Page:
Have you ever pondered the question, "What is the difference between a cowboy and a pioneer?" Aren’t cowboys and pioneers both people of action? Don’t they both ride off conquering untamed lands beyond the horizon? The difference is that cowboys work on something, finish it, and move on. Pioneers, on the other hand, build something with the attitude that it is the foundation of something that will endure.In the software development industry there are both cowboys and pioneers. Developers should clearly establish and document their architecture from the beginning, knowing that it is the foundation of something that will endure.
An Agile methodology is no excuse for not clearly establishing architecture. Architecture defines the structure and/or behavior of a system and unless architecture is documented, it is always open to future subjective interpretation. An architecture that exists only in the minds of the developers is not good enough. “Do not believe any programmer, manager, or salesperson who claims that code can be self-documenting or automatically documented. It ain't so. Good documentation includes background and decision information that cannot be derived from the code.” 1
Cowboy or Pioneer?
Some time ago, I was employed at a company developing what everyone considered to be an untamed software system. The team members were intelligent, capable professionals that had the incremental and iterative code release concept down. However, the software had buggy components which were difficult to maintain and caused us periodic sleepless nights to keep the system running. Every new code shipment felt more like gambling than engineering. How could a group of talented professionals develop such a product?
If someone asked the team to describe the overall architecture, the reply would be vague. The company’s strong focus was on shipping code, not creating or maintaining system documentation. After years of iterative releases, employee turn-over, and no documentation of the architecture, the system took on a life of its own. It was a cowboy project.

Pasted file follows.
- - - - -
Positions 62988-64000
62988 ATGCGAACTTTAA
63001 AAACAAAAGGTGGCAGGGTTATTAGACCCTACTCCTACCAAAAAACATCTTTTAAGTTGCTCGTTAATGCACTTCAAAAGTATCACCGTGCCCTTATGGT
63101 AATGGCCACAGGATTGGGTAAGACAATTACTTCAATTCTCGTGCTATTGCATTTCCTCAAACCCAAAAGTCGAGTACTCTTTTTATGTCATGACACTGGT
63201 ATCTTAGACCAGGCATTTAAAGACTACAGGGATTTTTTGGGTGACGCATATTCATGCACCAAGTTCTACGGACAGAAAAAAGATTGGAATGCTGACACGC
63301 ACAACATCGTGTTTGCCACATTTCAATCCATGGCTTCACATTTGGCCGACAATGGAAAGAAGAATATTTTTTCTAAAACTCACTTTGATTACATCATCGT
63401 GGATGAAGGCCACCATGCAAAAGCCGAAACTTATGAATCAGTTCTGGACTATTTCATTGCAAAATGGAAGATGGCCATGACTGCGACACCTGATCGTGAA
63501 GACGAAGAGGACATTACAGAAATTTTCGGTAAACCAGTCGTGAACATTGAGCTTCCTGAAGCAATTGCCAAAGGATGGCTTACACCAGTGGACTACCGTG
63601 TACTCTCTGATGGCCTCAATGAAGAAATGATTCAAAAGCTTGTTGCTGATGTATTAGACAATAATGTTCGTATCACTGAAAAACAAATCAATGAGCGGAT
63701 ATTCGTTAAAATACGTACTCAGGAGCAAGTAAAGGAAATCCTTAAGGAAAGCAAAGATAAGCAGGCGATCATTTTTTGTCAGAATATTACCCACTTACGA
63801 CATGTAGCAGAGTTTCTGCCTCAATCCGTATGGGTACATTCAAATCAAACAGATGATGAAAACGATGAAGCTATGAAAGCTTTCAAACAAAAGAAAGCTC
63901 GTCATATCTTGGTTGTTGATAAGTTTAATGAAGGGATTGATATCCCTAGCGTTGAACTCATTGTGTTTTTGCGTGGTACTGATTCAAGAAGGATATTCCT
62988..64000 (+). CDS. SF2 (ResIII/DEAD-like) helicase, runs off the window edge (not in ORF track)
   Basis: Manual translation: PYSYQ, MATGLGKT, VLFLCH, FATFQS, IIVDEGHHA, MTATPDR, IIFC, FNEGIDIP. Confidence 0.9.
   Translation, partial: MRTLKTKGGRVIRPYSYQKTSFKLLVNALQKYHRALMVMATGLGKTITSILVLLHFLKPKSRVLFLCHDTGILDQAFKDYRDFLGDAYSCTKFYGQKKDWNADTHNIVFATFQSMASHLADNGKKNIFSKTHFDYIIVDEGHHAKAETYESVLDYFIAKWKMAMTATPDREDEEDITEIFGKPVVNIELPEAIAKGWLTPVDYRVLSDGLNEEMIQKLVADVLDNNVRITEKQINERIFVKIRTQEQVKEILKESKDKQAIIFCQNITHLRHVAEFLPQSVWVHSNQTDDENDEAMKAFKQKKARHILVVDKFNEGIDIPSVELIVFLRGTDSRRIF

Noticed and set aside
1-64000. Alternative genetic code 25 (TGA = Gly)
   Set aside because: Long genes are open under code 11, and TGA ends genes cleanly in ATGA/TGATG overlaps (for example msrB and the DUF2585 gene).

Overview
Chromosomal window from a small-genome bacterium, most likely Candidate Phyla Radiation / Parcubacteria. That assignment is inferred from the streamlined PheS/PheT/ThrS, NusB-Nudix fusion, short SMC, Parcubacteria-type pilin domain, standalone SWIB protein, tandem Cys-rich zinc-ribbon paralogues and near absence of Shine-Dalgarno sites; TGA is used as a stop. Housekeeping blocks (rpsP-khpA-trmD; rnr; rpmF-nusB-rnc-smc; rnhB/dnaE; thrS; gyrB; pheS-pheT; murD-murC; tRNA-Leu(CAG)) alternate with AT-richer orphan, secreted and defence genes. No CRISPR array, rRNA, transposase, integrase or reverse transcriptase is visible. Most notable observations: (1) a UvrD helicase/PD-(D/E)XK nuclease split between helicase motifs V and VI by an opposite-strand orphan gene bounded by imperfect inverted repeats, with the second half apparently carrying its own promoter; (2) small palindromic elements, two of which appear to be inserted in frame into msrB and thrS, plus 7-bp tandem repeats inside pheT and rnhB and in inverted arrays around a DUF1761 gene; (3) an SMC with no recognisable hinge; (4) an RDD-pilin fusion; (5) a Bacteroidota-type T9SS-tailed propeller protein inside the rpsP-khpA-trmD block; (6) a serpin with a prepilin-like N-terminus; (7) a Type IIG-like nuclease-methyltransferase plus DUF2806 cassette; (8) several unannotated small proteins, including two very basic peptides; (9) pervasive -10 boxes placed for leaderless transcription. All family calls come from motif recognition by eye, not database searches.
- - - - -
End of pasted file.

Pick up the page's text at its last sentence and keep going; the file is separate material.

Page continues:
The House Built Without a Plan
Have you heard of the Winchester Mystery House? The mansion is renowned for its size and utter lack of any documented building plan. The mansion is no ordinary home, and the legend behind it is fascinating.
Mrs. Sarah Winchester was the heir to the Winchester Repeating Arms fortune. She believed she was haunted by angry spirits killed by these arms and believed that she had to build a house to please the spirits. She feared that if she stopped construction on the house, the spirits would not be appeased and she would die.
Mrs. Winchester arrived in the Santa Clara valley in California in 1884, and with her vast fortune began construction. She kept carpenters at work year round, 24 hours each day. For 38 years they built, demolished, rebuilt, and altered one section of the house after another. She met each morning with her foreman, and they would go over her rough hand-sketched plans for the day’s work. The plans were sometimes chaotic and would not work out. Sarah always had a quick solution, though; they would just build another room around an existing one. Rooms were added to rooms and doors were joined to windows, over time creating entire new wings of the house. The oddities of the house include stairs leading nowhere (ending at the ceiling), doors that open into brick walls, a door that opens to a dangerous 20-foot drop to the lawn, and a blind chimney that stops short of the ceiling. The cost has been estimated as US $70 million in today’s money. 2 Blueprints available: none.
We may scoff at the Winchester House, but how many of us have been on similar software projects? Hand-sketched plans are not enough to establish a robust and enduring system. Systems must be documented.
Everything Has an Architecture
Recently I came across a quote that has stuck in my mind: “Two things about architecture: first, every system has architecture—most are accidental, some are intentional; second, the hyper productive projects I've encountered all tend to proceed by the incremental and iterative release of an executable architecture. In short, architecture is central to enduring software.” 3
I view the question "What is your architecture?" as a positive indicator of good engineering. I believe our written (not oral) response to that question directly correlates to our professional quality as software engineering professionals. When we document our architecture, we are well on our way to becoming software pioneers.
Dale Eaton is a senior database engineer for the Church.
1: J–Jef Raskin. “Comments Are More Important than Code.”
3: Grady Booch. “The developer's developer.”